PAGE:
While her 74-year-old dad grooved to the music during the opening ceremony of the Southeast Asian Games on Saturday, presidential daughter and Davao City Mayor Sara Duterte-Carpio complained that the pop song “Manila” from the 1970s was inappropriate because it did not speak to the entire nation.
In an Instagram post Sunday, Duterte-Carpio said, “We should be inclusive when we want to encourage our countrymen to cheer.”
She seemed defiant in the face of criticism that might be thrown her way.
“I am a Filipino but I don’t have one drop of Tagalog blood in me,” she said, taking pride in her southern roots.
The song “Manila,” a song popularized by eighties Filipino band Hotdog, was played as Team Philippines entered during the parade of athletes at the opening ceremony of the games at the Philippine Arena in Bulacan on Saturday.
The song is about a man who has spent some time overseas but is longing to return home to Manila, the country’s capital.
The crowd danced and sang as the song played. Even President Rodrigo Duterte swayed to the music and clapped his hands as the Philippine delegation filled up the stage.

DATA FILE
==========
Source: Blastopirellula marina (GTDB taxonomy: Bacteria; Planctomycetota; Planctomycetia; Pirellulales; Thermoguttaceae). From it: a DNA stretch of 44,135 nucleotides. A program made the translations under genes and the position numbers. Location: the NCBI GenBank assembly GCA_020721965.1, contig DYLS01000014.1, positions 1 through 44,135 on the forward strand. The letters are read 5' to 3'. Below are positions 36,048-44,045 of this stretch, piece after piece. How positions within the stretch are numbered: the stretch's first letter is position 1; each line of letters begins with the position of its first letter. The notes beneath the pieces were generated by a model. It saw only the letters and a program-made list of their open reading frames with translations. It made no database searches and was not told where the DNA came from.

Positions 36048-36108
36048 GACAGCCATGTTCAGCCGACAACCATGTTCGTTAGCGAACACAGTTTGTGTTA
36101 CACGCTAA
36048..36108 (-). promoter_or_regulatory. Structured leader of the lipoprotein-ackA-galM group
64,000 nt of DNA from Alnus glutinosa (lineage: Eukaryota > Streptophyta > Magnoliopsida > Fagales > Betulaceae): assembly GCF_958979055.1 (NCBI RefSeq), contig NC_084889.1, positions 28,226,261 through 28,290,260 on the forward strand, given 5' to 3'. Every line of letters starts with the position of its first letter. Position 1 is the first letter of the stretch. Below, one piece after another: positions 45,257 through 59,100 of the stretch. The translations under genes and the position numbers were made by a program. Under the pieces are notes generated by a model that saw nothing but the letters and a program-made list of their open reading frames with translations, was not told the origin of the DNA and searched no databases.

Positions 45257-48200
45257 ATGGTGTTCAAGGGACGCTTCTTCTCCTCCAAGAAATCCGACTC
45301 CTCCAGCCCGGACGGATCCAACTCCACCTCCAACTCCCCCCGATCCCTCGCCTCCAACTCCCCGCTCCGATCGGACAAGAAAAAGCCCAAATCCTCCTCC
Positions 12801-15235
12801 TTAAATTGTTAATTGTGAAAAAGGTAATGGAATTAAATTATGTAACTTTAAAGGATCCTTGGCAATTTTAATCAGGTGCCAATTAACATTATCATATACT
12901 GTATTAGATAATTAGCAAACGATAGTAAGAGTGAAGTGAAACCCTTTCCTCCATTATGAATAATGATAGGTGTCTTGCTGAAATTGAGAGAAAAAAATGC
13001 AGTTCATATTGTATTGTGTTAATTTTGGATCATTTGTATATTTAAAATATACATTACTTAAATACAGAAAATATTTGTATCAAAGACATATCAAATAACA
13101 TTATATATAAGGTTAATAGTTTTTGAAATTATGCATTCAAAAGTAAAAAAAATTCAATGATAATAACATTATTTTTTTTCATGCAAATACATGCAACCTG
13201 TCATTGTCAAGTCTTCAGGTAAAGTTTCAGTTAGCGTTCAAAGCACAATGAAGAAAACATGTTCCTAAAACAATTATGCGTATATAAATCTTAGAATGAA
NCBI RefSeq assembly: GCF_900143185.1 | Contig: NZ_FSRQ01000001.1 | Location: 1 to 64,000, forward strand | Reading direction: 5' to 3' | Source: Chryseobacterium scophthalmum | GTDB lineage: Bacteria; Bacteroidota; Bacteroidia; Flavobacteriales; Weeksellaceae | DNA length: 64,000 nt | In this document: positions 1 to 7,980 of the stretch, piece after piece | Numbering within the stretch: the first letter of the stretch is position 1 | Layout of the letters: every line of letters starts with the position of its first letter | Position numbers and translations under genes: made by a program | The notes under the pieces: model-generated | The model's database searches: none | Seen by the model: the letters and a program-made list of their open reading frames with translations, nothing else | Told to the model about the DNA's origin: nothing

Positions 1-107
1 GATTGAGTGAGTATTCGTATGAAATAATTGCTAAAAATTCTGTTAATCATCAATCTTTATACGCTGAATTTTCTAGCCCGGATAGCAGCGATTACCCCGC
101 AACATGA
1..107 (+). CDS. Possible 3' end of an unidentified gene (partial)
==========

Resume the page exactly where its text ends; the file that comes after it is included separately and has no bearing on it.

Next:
But in her post, Duterte-Carpio questioned the use of the song when the athletes represented the entire Philippines, not just Manila.
“Weren’t they bringing the Philippine flag?” she said in Filipino. “Why would you play the song Manila? Did Lapu-Lapu (the Cebuano chieftain who defeated and killed the Portuguese explorer Ferdinand Magellan in the Battle of Mactan in 1521) die for Manila?” she said.
The mayor’s remarks, though well-intended, seem surprisingly parochial. They fail, for instance, to take into account that often, a country by convention is represented by its capital. Thus Paris has come to represent France, London, the United Kingdom, and Tokyo, Japan. The French, the British and the Japanese who do not live in these cities do not complain that they are being misrepresented or under-represented. They are sophisticated enough to understand that this is the way of the world.
The song itself is innocuous, and speaks to the longing for home that millions of Filipinos working abroad feel, regardless of whether they actually live in Manila.
Finally, on a historical note, the mayor should know that Lapu-Lapu did not die at the Battle of Mactan. In fact, there are no records of how or when he actually died. We do know, however, that regardless of how he died, it probably wasn’t for some grand vision of nationhood; that was to come much later, when Filipinos learned to set aside their parochial concerns in favor of a greater good.